Lifestyle07 June 2019

Wellness year round - How to stay healthy as the seasons change


When the seasons change and temperatures shift, you may be more likely to encounter certain viruses, including the flu and the common cold. And if you have seasonal allergies, pollen and mould from plants can aggravate your immune system too.

The good news is there are steps you can take to stay well so you can welcome the new season instead of sniffling through it.

Take time for yourself

The start of any new season can bring about schedule changes that might leave you more susceptible to sickness. Shuffling kids to sports practice or attending lots of winter events can leave you with less time to relax, exercise or eat right. The added stress can also slash your body’s production of infection-fighting white blood cells, putting you at greater risk of catching something.

This is why it’s worth finding ways to unwind every day, like meditating or reading quietly before bed. Even a few minutes can make you feel more relaxed.

Add more movement to your day

Being active helps flush illness-causing bacteria out of the airways and strengthens infection-fighting white blood cells. Plus, it can help keep stress in check.

The Heart Foundation recommends 150 minutes of moderate intensity or vigorous intensity physical activity each week, along with resistance training twice a week. It can be difficult to fit regular exercise into an already busy day, so look for ways to be active in shorter bursts — plan a power walk at lunch or have an impromptu dance party with your kids after dinner.

Also, if you usually exercise outdoors, think about hitting the gym or taking indoor classes during seasonal shifts.

Fight your exposure to germs

Even if you wash your hands regularly, there’s no guarantee others are doing the same. Wipe down surfaces at home and at work with a disinfectant, paying special attention to germ-prone areas like doorknobs, phones, keyboards and remotes.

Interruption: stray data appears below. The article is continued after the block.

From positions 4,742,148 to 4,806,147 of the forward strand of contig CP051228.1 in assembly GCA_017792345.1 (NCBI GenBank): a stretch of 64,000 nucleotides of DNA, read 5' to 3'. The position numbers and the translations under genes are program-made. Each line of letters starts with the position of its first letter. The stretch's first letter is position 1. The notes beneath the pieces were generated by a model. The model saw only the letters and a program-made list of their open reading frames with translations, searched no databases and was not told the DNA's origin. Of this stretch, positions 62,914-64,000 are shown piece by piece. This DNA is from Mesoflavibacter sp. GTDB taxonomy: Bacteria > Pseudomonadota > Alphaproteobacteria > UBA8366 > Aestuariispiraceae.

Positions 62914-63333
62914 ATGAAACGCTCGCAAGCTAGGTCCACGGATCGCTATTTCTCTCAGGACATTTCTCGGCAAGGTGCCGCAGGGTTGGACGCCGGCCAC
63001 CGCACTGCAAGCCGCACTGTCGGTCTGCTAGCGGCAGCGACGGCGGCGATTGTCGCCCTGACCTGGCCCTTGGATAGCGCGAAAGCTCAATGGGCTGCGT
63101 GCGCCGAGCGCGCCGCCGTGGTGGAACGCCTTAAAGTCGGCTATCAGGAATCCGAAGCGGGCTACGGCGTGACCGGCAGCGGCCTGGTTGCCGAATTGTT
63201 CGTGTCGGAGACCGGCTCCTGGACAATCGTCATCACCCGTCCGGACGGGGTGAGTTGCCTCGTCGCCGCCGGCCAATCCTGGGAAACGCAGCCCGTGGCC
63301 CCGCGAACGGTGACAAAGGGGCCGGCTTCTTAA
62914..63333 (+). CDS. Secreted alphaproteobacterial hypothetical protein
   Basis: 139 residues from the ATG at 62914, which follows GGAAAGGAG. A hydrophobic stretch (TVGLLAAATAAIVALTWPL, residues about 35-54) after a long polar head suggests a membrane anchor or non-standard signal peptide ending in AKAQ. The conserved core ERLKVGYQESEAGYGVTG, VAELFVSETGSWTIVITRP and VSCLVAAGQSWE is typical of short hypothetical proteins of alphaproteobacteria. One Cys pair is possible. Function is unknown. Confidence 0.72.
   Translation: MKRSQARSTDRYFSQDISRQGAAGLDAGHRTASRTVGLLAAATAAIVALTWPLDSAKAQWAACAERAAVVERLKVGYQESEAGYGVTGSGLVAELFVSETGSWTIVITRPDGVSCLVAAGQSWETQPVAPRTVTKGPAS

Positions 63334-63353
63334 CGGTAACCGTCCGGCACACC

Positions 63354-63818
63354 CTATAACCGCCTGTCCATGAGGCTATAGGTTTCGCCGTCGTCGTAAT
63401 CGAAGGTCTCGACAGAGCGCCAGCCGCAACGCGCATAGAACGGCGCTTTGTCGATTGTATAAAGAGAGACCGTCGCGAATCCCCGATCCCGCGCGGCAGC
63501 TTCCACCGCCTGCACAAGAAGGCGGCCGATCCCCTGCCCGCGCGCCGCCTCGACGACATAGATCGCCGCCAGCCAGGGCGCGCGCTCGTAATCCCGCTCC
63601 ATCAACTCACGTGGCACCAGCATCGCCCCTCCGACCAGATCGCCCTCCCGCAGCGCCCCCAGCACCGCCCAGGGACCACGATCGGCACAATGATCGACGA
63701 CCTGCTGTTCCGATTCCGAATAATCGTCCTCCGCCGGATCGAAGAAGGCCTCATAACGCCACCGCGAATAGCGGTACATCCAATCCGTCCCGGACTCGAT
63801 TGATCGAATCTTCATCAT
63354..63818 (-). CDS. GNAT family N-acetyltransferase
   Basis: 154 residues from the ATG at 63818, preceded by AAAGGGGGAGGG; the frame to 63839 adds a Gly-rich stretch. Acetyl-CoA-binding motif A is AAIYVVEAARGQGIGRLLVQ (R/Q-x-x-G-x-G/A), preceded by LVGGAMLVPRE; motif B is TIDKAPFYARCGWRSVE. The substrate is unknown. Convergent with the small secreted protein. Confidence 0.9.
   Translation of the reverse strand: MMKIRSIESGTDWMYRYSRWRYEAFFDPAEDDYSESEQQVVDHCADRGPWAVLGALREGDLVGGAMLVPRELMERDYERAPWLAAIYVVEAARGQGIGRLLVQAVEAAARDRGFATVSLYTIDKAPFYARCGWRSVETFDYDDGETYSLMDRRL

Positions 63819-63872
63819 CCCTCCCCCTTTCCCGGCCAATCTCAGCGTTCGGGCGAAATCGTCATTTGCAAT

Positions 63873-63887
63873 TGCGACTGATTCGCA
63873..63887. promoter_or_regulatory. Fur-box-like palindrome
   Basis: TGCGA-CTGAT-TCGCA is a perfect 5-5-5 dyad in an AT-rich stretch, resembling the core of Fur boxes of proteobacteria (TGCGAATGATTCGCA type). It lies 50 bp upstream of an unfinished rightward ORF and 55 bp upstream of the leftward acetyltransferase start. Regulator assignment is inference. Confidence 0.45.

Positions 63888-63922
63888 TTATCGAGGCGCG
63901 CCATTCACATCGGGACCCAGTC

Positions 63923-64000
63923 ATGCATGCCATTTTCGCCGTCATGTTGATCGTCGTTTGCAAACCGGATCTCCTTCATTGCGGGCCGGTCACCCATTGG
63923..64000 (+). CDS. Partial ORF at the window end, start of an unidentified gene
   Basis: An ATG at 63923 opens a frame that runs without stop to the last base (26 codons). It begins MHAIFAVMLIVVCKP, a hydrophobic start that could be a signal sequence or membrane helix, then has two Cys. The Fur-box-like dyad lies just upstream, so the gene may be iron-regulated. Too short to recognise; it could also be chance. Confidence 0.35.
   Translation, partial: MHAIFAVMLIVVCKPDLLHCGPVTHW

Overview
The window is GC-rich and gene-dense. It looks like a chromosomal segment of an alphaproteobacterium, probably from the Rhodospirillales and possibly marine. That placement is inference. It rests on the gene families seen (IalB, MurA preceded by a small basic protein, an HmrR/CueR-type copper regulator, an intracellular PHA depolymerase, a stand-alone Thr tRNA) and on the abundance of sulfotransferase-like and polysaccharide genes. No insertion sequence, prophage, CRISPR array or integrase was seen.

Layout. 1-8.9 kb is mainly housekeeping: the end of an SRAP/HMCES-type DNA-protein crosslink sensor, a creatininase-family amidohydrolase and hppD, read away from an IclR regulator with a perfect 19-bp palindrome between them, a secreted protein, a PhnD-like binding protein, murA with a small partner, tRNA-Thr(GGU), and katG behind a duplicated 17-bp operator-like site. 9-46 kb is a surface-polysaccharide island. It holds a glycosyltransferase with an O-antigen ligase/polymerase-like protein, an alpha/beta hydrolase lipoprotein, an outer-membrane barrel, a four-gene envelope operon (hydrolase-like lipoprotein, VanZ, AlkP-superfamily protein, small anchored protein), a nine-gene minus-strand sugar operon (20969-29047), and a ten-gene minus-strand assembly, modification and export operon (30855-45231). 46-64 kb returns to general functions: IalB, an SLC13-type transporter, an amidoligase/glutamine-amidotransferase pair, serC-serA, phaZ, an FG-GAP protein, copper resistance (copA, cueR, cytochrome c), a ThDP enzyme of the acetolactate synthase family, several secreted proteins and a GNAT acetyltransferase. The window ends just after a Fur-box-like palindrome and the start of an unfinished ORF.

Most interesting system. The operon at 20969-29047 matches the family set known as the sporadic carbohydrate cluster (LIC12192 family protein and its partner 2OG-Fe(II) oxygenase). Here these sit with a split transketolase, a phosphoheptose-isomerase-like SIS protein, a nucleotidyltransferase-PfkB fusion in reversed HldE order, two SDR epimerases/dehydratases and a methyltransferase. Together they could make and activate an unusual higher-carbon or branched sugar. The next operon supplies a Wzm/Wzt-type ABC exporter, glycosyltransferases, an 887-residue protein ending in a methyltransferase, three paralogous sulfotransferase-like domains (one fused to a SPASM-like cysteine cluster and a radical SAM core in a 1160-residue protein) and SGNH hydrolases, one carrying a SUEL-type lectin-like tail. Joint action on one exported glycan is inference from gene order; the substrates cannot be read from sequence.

And if a bug is going around, see if you can take advantage of any work-from-home or flexible work policies to avoid being in contact with others who may be sick around the office or on public transport.

Fill up on protective foods

Eating more of these power picks can help you feel your best.

Brightly coloured fruits and vegetables serve up vitamins A, C and folate which all help fortify your immune system. Try to buy local produce when possible, since foods picked and consumed when they’re fresh tend to pack more nutrients.

Fatty fish and eggs are both rich in vitamin D which activates the immune system when germs invade.

Nuts and seeds provide a healthy dose of vitamin E, an antioxidant that also works to keep infections at bay.

Plain yogurt contains good bacteria which boosts gut health.

Make a serious effort to sleep better

Aim for seven to eight hours of sleep each night. Even falling short for a few days lowers your defences against germs and makes you more susceptible to getting sick. If you have trouble sticking to a bedtime, set an alarm on your phone to remind you it’s time to start winding down for the evening.

Try to keep a consistent sleep routine even if the seasonal shift changes your schedule. When things get hectic, streamline other tasks so you can still get to bed on time.

© MetLife Insurance Limited (MetLife) 2017. While care has been taken in preparing this material, MetLife does not warrant or represent that the information, opinions or conclusions contained in this information are accurate. The information provided is general information only is current as at the time of production. It has been prepared without taking into account your personal objectives, financial situation or needs and you should consider whether it is appropriate for you. It is not intended to be a substitute for professional advice and should not be relied upon as such. MetLife recommends that you obtain independent and specific advice from appropriate professionals before implementing a financial strategy, including reading any relevant product disclosure statements and/or terms and conditions.

This article has been provided by MetLife Insurance limited. Tasplan Super and MetLife aren't agents or representatives of one another.

This article has been republished with permission from the author.

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